It's not like I don't have plenty of work to do. So why was it that yesterday I gave into the increasingly insistent urges and began a new quilt?
It's Lent. It's still mid-winter, and freezing cold, and monochromatic up here. Those are reasons for craving color, for sure, but there are lots of ways to get more color in your life - like wearing hot pink, which I'm doing today too; yesterday was orange. But no, it's more than that. It occurred to me last night that this is a kind of longing-for-spring quilt: green for leaves, roses and reds for flowers, brown for earth. When I was pulling out the fabrics, all that was subliminal.
I feel better when I have something like this to work on, a little bit at a time. It's amazing to me how much I look forward to it each day. Sewing, or bookbinding, or the actual process of cutting relief blocks or making prints all do this for me, while knitting, on the other hand, tends to be too repetitive for me; I like the planning but not the doing, so much -- but that's just me. Painting can be quite difficult, demanding, and often fraught, like serious writing. Maybe I just like the process of making practical things - real objects - without a client or deadline or the prospect of submission looming in the background. Maybe it's an escape from, or antidote to, other kinds of work which generally involve commitments to others or to something more demanding within myself. Whatever it is, work that involves a lot of "process" seems to be therapeutic, calming, spiritually and emotionally helpful. I realize that I've turned away from this too often in recent years, as a way to rest and recharge.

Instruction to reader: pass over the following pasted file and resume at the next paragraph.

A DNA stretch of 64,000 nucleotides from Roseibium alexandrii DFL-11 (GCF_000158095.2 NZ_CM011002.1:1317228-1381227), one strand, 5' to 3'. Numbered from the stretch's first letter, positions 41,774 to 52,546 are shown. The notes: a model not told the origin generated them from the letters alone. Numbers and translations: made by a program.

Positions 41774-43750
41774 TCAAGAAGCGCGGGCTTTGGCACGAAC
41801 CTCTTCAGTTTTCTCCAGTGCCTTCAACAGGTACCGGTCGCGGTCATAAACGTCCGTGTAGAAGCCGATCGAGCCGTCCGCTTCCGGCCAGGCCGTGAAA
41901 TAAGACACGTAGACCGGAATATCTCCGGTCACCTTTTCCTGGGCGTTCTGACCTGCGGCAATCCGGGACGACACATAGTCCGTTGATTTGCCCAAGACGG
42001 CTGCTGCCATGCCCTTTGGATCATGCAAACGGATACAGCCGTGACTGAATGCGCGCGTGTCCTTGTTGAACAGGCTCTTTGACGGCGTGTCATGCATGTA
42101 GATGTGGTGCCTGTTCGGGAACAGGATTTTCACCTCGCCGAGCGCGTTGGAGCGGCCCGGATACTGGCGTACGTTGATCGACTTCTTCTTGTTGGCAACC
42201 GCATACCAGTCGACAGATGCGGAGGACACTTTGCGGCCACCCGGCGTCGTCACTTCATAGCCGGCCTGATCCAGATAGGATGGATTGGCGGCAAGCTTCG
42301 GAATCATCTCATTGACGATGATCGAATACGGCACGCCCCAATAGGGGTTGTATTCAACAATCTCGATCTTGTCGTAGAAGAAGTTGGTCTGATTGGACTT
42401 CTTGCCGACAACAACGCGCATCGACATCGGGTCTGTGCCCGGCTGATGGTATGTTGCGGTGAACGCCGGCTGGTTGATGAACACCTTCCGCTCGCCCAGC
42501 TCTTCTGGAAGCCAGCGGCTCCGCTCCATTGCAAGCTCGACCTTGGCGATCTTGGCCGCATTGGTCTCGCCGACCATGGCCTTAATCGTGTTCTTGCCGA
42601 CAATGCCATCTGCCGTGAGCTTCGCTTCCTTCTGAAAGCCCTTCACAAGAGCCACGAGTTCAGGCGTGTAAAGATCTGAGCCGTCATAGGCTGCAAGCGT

This has also been the first week of an experiment: I've gone off Facebook for at least the rest of Lent, not so much as "fast" or giving up of something pleasurable -- I wanted to see if I felt more focused without it. After one week, I can say that the answer is definitively yes. I check FB once a day, in the late evening, and don't spend more than five minutes doing a quick look at any messages and notifications. Unless something really needs a response -- a friend's father died a few days ago, for instance, and I didn't see that until today -- I'm trying not to comment or "like" very much at all, and I'm not posting anything but links to new posts here. We'll see how it feels after several weeks, but so far, I don't miss it. I like the way my mind feels without the chattering input, and there are some other aspects of self-perception that are beginning to be more apparent. More on that as I, ahem, piece it together.